This year is flying back and Thanksgiving is less than three weeks away. For the next couple of weeks, we will be featuring some Thanksgiving related posts. We will start it off on a (light) green note. I like all of the suggestions from our guest post writers Lynn Colwell and Corey Colwell-Lipson. Personally, I intend on (at least) applying #1, #4 and #9. Enjoy!
Put the meaning in the greening this Thanksgiving
Making every celebration more about people and less about things is a key to celebrating green. When we focus on relationships, we tend to spend less, eat less, have less left over and end up putting less into landfills.
So this Thanksgiving, take a look at your rituals and seek out ways to enhance their meaning. Here are some suggestions.
1. In the weeks before Thanksgiving, gather the family and talk about your traditions. Ask for input about what kinds of things you might do together to increase the joy everyone will take from the celebration. Brainstorm ideas, then choose a few to implement this year. (See below for suggestions, but start by asking your family as they are likely to come up with ideas that fit your group perfectly.)
2. Also prior to the holiday, invite your family on an outdoor decor hunt. Go for a walk whether you live on the plains, near a river, or by the ocean. Gather (legally) items, return home and set them up on a table. They might make a gorgeous centerpiece on their own. Or fill a bowl or clear vase with them. Place a couple of beeswax candles in their midst and you’ve got natural table decor that cost next to nothing.
3. Encourage your kids to come up with games that the whole family can enjoy following the feast. Search online or check out library books on non-competitive games that are fun for everyone.
4. Involve the family in crafting decor, place cards, and small takeaway gifts that are either made from recycled materials or edible. As you are working with them, explain why it’s important to avoid using virgin trees (i.e. paper), and other unsustainable materials, especially for a holiday that is so tied to the Earth.
5. To add more meaning to your meal, shop locally. If possible, visit a local farm. Talk to the farmer about what is in season and how to best prepare the food for your guests. Be sure to acknowledge the farmer and the work he/she did to ensure you had a flavorful meal when you are giving thanks at the table.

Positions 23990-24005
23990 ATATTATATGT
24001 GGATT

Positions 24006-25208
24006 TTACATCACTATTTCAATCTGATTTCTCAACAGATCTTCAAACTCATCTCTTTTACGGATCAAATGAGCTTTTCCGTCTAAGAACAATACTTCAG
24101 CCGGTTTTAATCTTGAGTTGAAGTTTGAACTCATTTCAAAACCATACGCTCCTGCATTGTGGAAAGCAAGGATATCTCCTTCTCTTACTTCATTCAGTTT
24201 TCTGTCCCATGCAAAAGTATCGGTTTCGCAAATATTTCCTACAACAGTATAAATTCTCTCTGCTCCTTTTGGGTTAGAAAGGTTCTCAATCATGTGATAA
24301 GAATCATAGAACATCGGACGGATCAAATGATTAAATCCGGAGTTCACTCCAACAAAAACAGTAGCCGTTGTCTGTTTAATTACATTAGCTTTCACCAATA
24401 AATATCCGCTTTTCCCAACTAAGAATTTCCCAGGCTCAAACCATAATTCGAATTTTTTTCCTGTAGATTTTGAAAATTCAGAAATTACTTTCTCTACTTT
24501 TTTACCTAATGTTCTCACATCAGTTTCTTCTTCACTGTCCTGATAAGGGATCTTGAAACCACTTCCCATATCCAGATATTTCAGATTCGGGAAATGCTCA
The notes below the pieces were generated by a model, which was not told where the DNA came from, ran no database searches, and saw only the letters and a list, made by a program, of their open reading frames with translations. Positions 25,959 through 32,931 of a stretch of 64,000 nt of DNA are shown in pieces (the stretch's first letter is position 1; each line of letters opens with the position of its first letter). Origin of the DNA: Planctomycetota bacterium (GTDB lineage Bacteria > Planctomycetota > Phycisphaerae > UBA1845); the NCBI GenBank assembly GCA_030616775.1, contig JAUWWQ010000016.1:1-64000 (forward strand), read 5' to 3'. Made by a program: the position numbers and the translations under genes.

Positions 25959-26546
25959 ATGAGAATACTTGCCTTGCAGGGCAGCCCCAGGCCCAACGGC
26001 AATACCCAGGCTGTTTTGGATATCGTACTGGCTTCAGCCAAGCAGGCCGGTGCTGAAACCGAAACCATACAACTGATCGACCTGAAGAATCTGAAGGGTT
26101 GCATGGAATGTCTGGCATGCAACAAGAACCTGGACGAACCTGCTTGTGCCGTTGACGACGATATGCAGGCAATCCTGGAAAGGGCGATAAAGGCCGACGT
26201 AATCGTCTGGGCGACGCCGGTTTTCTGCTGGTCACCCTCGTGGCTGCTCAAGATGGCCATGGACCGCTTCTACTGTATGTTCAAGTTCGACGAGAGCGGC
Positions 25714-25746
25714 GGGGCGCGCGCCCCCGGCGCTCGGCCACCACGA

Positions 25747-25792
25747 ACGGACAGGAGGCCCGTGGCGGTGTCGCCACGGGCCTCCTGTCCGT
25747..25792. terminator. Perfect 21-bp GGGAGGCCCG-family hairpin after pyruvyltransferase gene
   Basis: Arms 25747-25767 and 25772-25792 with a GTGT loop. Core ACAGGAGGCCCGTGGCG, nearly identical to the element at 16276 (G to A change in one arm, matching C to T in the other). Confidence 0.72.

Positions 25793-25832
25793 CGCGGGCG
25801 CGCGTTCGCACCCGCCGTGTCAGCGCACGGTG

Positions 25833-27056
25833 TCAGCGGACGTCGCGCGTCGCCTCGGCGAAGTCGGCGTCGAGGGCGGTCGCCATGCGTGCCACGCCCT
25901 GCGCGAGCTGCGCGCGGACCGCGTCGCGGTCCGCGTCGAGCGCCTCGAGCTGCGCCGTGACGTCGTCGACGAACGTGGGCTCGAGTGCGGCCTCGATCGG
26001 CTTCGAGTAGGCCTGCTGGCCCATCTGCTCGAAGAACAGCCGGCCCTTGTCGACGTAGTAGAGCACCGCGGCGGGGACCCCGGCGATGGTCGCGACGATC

6. Ask each guest to bring a small item representative of something for which they are grateful. Place each item either at the place of each guest or in a bowl that can decorate the table. During the meal go around and ask each person to explain the meaning of the item.
7. If you host a large gathering for which it’s difficult to supply enough china, here’s a twist on the idea above. Ask each guest to bring their own place setting along with a story about the plates. At the table, ask guests to explain what is special about the setting. Did the china belong to a great grandmother who brought it when she immigrated? Was this place setting a gift from a beloved friend? Are you especially proud that you bought it for pennies? The stories don’t matter. Sharing them does.
8. And speaking of sharing, how about asking each guest to bring a contribution to your local food bank?
9. Aim to make a tradition of a no-waste Thanksgiving. This involves a little more planning than usual, for example, offering fewer choices (do we really need mashed potatoes, sweet potatoes and rice?), and ensuring that leftovers go to people who will use them. Decorating glass jars that everyone can fill and take home is a great way to share the leftover bounty. If you compost yourself or do it through your community, be sure that leftover food is deposited in a properly marked container.
10. If a member of your family or a close friend has passed away during the year, remember them sometime on Thanksgiving day. You might light a beeswax candle in their memory, relive some memories or offer a prayer.
The authors Lynn Colwell and Corey Colwell-Lipson are mother and daughter and co-authors of Celebrate Green! Creating Eco-Savvy Holidays, Celebrations and Traditions for the Whole Family, available at www.CelebrateGreen.net.If you enjoyed this post, please forward it to a friend or tell them to sign up here. Thanks!